The Macaron That Tastes Like Marina Abramovic

Raphaël Castoriano, Marina Abramovic’s Taste, 2017, from the series “Pastry Portrait.”

Stepping into the small office suite in midtown Manhattan, I half expected to find gurgling pots filled with caramelizing crystals, molds crusted with chocolate, and white powder dusting the doorway. Instead, in the headquarters of the sugar/art company Kreëmart, I found a cluster of normal-looking rooms with a small kitchen. The company’s director and founder, Raphael Castoriano, offered me a cup of tea and a variety of sweeteners, saying, “Pick your poison.” The bottle he held must have contained simple syrup, but, feeling suspicious, I opted for unsweetened tea instead. I sat down with Castoriano and his programs manager Simone Sutnick to discuss Kreëmart’s newest edible endeavor.

Castoriano explained that sugar is an ideal medium for art because both sugar and art are “not necessities—they are luxuries.” His first foray into the sugar medium was in 2009, at the American Patrons of Tate Modern show. He teamed up with pastry chefs at the Milanese pasticceria and confetteria Sant Ambroeus and the artists Teresita Fernández, Ghada Amer, and Vik Muniz. The artists were no strangers to molding and sculpting, though perhaps not in material as frangible as frangipane. The evening’s most memorable reveal was two cakes crafted into the shapes of George W. Bush and Tony Blair. Amer decimated the cake politicians’ heads with a hammer, exposing the simulacrums’ respective strawberry and raspberry guts.

Kreëmart’s most recent project is a collaboration between the Yugoslavian performance artist Marina Abramovic and the Parisian bakery and patisserie Ladurée, a frequent manufacturer of Castoriano’s concepts. In 2010, Ladurée and Kreëmart created a chocolate mold of Abramovic’s mouth to commemorate the artist’s retrospective at the Museum of Modern Art. The show included a performance piece in which Abramovic spent over seven hundred hours sitting in complete silence across from strangers who waited in line for the opportunity. Many of the participants were so moved by the piece that they cried.

Marina Abramovic’s Taste, which debuted at London’s Frieze week and will later be for sale in Paris, Tokyo, Milan, Los Angeles, and New York, provides another way of consuming Abramovic’s body. It’s a highly customized macaron—Ladurée’s signature cookie-like treat with two delicate shells encasing a sweet cream or jam-based filling—embodying facets of the artist’s identity. The macarons are Prussian blue and stamped with the Abramovic family’s coat of arms. One is painted with edible gold leaf. The black triangle box in which they are served is meant to evoke mystery and Abramovic’s cosmic number (yes, that’s a thing, and it’s three). When asked about the specifics of the flavor, Castoriano replied with words that you’d expect Natalie Portman to whisper breathily in a Miss Dior perfume ad: “Smoky, lingering, sensual.”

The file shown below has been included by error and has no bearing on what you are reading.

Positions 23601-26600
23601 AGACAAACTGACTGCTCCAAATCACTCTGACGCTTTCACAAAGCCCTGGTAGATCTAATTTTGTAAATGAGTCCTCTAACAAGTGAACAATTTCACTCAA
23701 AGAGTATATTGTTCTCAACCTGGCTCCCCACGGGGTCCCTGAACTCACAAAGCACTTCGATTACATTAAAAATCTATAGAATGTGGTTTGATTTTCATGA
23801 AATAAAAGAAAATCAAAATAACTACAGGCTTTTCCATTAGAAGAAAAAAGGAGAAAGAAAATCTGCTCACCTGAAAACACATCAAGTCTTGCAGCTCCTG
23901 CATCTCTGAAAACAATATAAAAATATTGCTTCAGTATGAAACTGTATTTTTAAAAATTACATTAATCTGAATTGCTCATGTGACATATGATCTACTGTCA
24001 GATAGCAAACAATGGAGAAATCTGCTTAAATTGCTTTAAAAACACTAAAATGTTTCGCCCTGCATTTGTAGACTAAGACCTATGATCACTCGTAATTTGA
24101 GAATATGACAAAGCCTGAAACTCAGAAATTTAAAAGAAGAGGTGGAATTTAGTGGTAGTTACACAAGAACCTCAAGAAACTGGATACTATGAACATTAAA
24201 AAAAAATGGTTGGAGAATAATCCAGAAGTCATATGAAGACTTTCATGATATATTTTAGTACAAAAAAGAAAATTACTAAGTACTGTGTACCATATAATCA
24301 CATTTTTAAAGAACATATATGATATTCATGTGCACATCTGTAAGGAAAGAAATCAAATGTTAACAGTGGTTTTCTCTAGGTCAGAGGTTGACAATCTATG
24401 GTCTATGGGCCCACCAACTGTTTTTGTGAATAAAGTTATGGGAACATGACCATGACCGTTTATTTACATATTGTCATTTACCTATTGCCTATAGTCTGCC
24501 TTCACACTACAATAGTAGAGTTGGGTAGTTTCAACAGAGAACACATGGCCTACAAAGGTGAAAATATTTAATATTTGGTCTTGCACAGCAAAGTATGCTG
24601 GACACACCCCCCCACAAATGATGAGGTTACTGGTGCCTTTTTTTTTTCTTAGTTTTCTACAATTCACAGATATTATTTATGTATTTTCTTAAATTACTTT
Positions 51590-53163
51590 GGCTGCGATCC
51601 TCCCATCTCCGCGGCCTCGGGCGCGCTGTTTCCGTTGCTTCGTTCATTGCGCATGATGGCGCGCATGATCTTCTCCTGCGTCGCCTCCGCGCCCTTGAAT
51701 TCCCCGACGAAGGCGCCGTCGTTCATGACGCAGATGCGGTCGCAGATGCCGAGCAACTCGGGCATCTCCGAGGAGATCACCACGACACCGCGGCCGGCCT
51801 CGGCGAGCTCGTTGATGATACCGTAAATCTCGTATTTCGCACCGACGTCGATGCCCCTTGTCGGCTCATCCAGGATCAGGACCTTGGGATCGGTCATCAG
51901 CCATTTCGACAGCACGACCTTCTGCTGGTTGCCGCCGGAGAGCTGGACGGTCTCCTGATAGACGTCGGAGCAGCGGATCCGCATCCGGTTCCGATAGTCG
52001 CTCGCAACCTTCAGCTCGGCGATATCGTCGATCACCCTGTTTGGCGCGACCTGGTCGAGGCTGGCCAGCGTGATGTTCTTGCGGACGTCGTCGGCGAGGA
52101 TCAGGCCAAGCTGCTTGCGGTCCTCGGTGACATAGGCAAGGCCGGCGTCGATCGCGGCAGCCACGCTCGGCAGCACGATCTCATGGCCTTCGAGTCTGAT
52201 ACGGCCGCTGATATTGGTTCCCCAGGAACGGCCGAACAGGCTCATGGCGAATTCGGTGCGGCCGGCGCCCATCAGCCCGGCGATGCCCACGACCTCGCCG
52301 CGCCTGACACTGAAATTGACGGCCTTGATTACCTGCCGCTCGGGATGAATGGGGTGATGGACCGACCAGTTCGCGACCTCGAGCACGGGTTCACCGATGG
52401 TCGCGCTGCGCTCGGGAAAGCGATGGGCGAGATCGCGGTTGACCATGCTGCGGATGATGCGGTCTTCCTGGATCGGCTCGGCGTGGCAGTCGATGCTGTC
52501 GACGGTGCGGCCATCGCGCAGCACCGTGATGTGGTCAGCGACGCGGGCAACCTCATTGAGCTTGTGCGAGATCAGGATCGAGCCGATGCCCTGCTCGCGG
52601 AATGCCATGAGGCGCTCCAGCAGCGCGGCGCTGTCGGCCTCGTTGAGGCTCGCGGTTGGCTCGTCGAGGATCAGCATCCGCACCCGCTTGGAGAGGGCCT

Ideally, Abramovic would silently stare at each person as they ate her macaron (with or without tears). Instead, she is there in video form at the Ladurée debut locations, inviting people to take the first bite—Sutnick would say inviting them to eat Abramovic herself. You might, like me, notice the implicit sexuality in this suggestion. Or you might think of the wafer representing the body of Christ. Or you might be Catholic and think, with guilt, of both combined. Whatever your background, Sutnick says, eating Abramovic will form an instant and enduring memory. The flavor is so unique that it can’t be adulterated with any preexisting notion of the taste. In theory, Marina Abramovic’s Taste—art rendered in sugar rather than in something as esoteric as paint—subverts the consumerism of its own medium, creating a universal experience for any who taste it.

In theory. The person biting the cookie could be a well-to-do London gallerist who studied Abramovic’s work in grad school. It could also be, let’s say, my brother-in-law—an army physician from a Colorado mining town whose pastimes include hunting and weight lifting. One might be predisposed to having an artistic experience. She’d savor the bite as a ritualistic piece of conceptually titillating sugar art. The other, noticing the cost of eighty-five euros a box, might decline to find out.

After Marina Abramovic’s Taste debuts in various cities, the public will be able to commission their own customized macaron, as part of Castoriano’s “Pastry Portrait” series. The first step is filling out Castoriano’s “Papillae Questionnaire,” a set of questions that starts with “What’s your state of mind,” plumbs your relationships with and memories of taste, and concludes with basic food-allergy questions. Your dietary restrictions and your psyche are equally important in discovering your flavor.

The questionnaire is sure to entice anyone who has ever completed Internet quizzes like What Cookie Flavor Would You Be? (Guilty. Shortbread.) But I fear that we lose sight of the artistic experience promised by an identity-imbued macaron. Maybe translating your Papillae answers into pastry will actualize, however temporarily, key factors of your personality. Maybe your loved ones will take a bite of your flavored cream filling and gain a new understanding of you. That enlightenment—the memory of a few transcendent bites entirely worth their price—might endure for years.

Or, like a sugar crystal on your tongue, it could dissolve in a moment, unremembered until the next sweet source of ego stroking comes along.

Hannah Foster is a freelance arts and culture writer based in New York City.

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